Risk Assessment Services | Water Management Programs
What is a Risk Assessment?
Risk assessments are increasingly being used worldwide as an essential part of a non-potable and potable drinking water quality surveillance and control program. The World Health Organization (WHO) in its latest guidelines states “the most effective means of consistently assuring the safety of a drinking water supply is through the use of a comprehensive risk assessment and risk management approach that encompasses all steps in water supply from catchment to consumer”.
Risk assessment is a proactive approach to identify the risks (potential failures of standards and risks to human health and safety) and to take action to control those risks through a multiple barrier approach (for example, treatment of the source water and management of the distribution network to prevent contaminants entering the supply system, all the way through point of use or point of dispense). Terra Marra International provides these comprehensive Risk Assessment Services
Elements of a Waterborne Pathogen Risk Assessment
- A list of water services plant and outlets.
- Inspection of the facility to assess cleanliness, general condition, and compliance with standard operating procedures.
- Production of water system schematics.
- Samples for the presence of Legionella bacteria, or other waterborne pathogens, from various locations within the down service water systems (showers, taps, etc.) or from evaporative cooling systems.
- Samples for microbial analysis from various locations within the down service water systems (showers, taps, tanks, etc.) or from evaporative cooling systems.
- Temperature measurements taken from various locations within the down service water systems (showers, water heaters, taps, tanks, etc.).
- pH measurements taken from various locations within the down service water systems (showers, taps, tanks, etc.) or from evaporative cooling systems.
- Identification of sources of risk.
- Review of previous test results for the evaporative cooling system and any other risk systems tested.
- Numerical assessment of level of risk.
- Review of the existing System of Legionella Control to assess compliance with best-practice guidance or regulations, where applicable.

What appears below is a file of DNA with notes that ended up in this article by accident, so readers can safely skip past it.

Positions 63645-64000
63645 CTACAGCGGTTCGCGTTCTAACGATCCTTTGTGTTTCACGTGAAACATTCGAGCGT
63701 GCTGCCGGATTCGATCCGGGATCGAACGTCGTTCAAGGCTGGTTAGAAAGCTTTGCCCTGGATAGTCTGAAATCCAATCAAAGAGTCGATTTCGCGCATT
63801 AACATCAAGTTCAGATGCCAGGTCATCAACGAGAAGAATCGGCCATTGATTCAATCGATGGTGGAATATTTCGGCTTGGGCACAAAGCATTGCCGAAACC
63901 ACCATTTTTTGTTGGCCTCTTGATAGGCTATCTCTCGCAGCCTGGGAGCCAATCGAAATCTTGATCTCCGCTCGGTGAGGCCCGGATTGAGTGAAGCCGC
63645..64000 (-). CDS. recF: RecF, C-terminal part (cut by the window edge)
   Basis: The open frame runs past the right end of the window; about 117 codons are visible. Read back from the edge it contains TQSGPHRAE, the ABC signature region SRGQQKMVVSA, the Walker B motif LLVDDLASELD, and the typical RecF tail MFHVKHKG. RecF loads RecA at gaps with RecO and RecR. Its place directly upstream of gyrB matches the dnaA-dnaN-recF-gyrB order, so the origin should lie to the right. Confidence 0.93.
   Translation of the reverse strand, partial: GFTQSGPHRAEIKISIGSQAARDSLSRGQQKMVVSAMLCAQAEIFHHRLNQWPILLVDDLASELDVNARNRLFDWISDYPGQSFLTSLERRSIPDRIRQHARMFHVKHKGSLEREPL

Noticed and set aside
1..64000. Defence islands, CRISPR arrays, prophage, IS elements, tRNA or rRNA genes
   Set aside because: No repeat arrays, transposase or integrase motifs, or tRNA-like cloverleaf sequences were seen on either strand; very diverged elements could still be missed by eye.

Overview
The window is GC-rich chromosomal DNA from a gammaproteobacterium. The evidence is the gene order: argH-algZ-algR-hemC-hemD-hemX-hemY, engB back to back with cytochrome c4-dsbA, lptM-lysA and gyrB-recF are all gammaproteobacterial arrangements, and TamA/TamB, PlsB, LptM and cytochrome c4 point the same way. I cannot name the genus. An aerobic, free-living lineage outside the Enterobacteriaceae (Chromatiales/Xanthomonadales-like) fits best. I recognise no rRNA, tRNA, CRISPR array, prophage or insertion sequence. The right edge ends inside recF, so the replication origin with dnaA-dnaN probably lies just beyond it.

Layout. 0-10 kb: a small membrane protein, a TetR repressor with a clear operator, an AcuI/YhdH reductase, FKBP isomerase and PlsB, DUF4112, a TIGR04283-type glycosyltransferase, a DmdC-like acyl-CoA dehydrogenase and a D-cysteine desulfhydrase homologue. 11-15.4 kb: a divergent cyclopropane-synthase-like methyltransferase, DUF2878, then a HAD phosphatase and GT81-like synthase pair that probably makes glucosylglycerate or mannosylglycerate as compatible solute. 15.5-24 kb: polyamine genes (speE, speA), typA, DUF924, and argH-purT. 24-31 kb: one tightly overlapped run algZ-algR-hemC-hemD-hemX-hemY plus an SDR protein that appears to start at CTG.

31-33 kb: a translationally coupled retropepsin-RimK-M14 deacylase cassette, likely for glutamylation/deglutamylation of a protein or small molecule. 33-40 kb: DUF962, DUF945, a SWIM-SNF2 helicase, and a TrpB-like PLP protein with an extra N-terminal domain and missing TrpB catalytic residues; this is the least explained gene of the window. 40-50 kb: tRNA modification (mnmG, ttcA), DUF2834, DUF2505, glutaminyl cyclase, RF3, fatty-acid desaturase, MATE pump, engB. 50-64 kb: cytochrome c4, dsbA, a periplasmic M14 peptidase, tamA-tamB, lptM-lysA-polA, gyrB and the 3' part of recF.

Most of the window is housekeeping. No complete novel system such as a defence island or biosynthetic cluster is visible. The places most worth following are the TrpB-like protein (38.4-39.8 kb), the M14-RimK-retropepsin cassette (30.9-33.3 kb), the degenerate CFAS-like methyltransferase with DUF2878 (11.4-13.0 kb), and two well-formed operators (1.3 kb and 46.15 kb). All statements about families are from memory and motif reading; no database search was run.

- Documentation of procedures and practices.
When to Consider a Risk Assessment:
- It has been more than 2 years since the last risk assessment.
- There have been changes or alterations to the plumbing or water distribution system.
- The building/facility use has changed.
- There is new information about risks or control measures.
- Checks indicate that control measures are no longer effective.
- A case of Legionnaires’ Disease (Legionellosis) is associated with the system.
Implementing a corporate wide policy for waterborne pathogens risk reduction is challenging for building and facility water system owners/operators. While a corporate policy for managing the risk is prudent, application of such a policy should not be wholly applied across all buildings/facilities or site locations because not all water systems are equal or operated the same. Implementation starts with a plan that involves a multidisciplinary team including third party consultation and expertise, such as Terra Marra International.
The risk of a waterborne pathogen(s) or legionellosis is a function of many factors. These factors can be grouped into three categories, that include:
- Proliferation Potential
- Aerosol Exposure
- Population Susceptibility
Proliferation potential refers to factors such as water stagnation, water temperature, biocide use, water pH, biofilm accumulation, cleaning and disinfection procedures, source water quality, and control & monitoring methods.
The assessment of aerosol exposure is focused on the production, release and dissemination of small water droplets. While many of the well-publicized, mass cases of Legionnaires’ disease have had their origins in cooling towers, it is thought that the vast majority of sporadic cases are coming from domestic building water systems, especially where a spray may be generated from items such as showers, spray faucets, sidewalk or salad bar misters, or ornamental fountains.